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Research Article

Hesperidin from Citrus sinensis Cultivated in Dezful, Iran

N. Aghel, Z. Ramezani and S. Beiranvand
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This study described procedures for extracting and quantitation of hesperidin in the waste orange peel of Dezful. Two extracting procedure were used. In procedure A hesperidin was isolated from orange peel by extracting the dry peel first with petroleum ether, removing the essential oil and then with methanol. In procedure B alkaline extraction followed by acidification of the extract was used. It was purified by treatment with formamide-activated charcoal. Detailed analysis of UV, IR, 1HNMR, 13CNMR and Mass spectroscopic data confirm the structure and extent of purity of extracted hesperidin. The spectroscopic results of two extract showed that procedure A produced high extraction yield and more purified hesperidin. Pure hesperidin in gram quantity (11.7% for procedure A and 7.39% for procedure B) was obtained in one purification cycle.

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N. Aghel, Z. Ramezani and S. Beiranvand, 2008. Hesperidin from Citrus sinensis Cultivated in Dezful, Iran. Pakistan Journal of Biological Sciences, 11: 2451-2453.

DOI: 10.3923/pjbs.2008.2451.2453



Flavonoids are an important group of secondary metabolites, which are synthesized by plants as a result of plant adaptation to biotic and a biotic stress conditions (infection, wounding, water stress, cold stress, high visible light). Protective phenylpropanoid metabolism in plants has been well documented (Shetty, 2004; Harborne and Williams, 2000; Korkina, 2007). In recent years flavonoids have attracted the interest of researchers because they show promise of being powerful antioxidants that can protect the human body from free radicals for their hydrogen radical donating abilities (Jeong et al., 2007; Lemanska et al., 2001). Many epidemiological studies have shown that consumption of edible plants rich in phenolic compounds is associated with a lowered risk of degenerative diseases such cancers (Harris et al., 2007), cardiovascular diseases (Naruszewicz et al., 2007) and immune dysfunctions (Kale et al., 2008). These epidemiological results are corroborated by many in vitro and in vivo studies demonstrating the impact of flavonoids on mammalian biology (Turner et al., 2004) and displaying the remarkable scope of biochemical and pharmacological actions of these compounds, among others their antiviral (Materska and Perucka, 2005), antiinflammatory (Wu et al., 2006) and antiallergic (Sökmen et al., 2004) properties.

Hesperidin is a flavanone glycoside abundantly found in sweet orange and lemon and is an inexpensive by-product of citrus cultivation (Garg et al., 2001).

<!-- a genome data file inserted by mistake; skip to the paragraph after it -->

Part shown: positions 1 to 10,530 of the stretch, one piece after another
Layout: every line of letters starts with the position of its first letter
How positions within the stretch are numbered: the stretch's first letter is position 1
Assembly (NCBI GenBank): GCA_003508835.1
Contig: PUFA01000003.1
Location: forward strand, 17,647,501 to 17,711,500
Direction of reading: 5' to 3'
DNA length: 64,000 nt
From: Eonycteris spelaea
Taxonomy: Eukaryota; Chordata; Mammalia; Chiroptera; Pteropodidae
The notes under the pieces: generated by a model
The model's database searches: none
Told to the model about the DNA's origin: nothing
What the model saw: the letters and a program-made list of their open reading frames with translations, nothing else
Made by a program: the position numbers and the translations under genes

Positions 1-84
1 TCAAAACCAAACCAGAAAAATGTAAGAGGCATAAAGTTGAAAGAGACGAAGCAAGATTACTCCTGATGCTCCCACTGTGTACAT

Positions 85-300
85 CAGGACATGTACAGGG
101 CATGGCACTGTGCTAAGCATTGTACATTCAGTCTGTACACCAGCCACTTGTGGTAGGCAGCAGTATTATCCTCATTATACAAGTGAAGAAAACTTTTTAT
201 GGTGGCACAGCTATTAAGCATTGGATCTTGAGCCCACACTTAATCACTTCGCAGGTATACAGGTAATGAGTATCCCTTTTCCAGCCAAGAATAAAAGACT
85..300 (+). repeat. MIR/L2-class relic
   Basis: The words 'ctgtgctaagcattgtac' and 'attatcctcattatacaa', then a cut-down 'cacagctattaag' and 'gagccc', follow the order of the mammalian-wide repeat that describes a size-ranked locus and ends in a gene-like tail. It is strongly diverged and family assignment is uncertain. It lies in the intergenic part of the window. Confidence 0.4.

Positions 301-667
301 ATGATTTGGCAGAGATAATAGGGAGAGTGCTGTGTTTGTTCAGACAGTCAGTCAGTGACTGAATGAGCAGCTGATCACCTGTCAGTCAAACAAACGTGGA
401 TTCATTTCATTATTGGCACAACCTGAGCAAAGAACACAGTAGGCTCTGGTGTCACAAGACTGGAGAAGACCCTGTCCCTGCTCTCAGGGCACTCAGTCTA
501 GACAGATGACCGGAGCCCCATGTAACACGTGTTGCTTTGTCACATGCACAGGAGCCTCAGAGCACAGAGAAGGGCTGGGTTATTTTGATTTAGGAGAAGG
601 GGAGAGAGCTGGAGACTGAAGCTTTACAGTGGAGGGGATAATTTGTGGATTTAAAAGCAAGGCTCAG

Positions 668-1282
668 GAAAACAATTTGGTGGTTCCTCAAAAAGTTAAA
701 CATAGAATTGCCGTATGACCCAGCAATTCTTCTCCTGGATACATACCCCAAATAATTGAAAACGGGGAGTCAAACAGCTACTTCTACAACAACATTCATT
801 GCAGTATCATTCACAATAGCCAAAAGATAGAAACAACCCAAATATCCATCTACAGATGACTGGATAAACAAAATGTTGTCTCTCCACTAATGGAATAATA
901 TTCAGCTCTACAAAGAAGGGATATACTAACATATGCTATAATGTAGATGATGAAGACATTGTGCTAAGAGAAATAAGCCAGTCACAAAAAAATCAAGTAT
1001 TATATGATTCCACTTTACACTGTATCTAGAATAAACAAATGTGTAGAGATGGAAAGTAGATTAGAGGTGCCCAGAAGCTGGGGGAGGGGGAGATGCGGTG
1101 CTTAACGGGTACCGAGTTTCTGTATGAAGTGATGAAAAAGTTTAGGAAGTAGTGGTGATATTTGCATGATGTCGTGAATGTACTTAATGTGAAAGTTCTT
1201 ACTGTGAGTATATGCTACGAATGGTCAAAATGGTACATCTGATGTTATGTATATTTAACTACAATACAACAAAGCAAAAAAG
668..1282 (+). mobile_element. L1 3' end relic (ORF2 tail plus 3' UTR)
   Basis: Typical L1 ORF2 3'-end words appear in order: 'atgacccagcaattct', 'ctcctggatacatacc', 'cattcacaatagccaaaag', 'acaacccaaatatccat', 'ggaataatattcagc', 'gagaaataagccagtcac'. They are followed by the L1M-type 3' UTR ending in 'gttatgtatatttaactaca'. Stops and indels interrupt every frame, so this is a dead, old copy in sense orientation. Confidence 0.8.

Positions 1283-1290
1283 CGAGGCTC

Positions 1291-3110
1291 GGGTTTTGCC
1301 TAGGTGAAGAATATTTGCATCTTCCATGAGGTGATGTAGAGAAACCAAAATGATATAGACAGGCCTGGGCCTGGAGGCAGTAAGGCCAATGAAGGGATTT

Hesperidin may be associated with potential benefits in the prevention of diseases, such as decreasing capillary permeability, anti inflammatory, antimicrobial and anti carcinogenic effects. Hesperidin also regulates hepatic cholesterol synthesis by inhibiting the activity of 3-hydroxy-3-methlyglutaryl coenzyme A (HMG-CoA) reductase (Uehara, 2006). Hesperidin is effectively used as a supplemental agent in the treatment protocols of complementary settings. Its deficiency has been linked to abnormal capillary leakiness as well as pain in the extremities causing aches, weakness and night leg cramps. Supplemental hesperidin also helps in reducing oedema or excess swelling in the legs due to fluid accumulation. A number of researchers have examined the antioxidant activity and radical scavenging properties of hesperidin using a variety of assay systems (Orallo et al., 2004; Cho 2006; Hirata et al., 2005; Fujisaw et al., 2002).

This study will explore the isolation of the natural product, hesperidin, from orange peel and will also chemically identified and then characterized it by several spectroscopic methods.


Plant material: Mature orange fruit, harvested in November 2005, was obtained from Safieabad Research Center, Dezful, Southwest of Iran and identified as Citrus sinensis (Rutaceae). Chopped green peels were sun dried for 36 h.

Chemicals: All chemicals were of reagent grade. Hesperidin was obtained from Sigma (USA). Acetic acid, ferric chloride, calcium hydroxide, isopropanol, methanol, formamide, hydrochloric acid, Mg metal, petroleum ether, celite, activated charcoal, ethanol and dimethyl sulfoxide were obtained from Merck (Germany). Distilled water was used through out.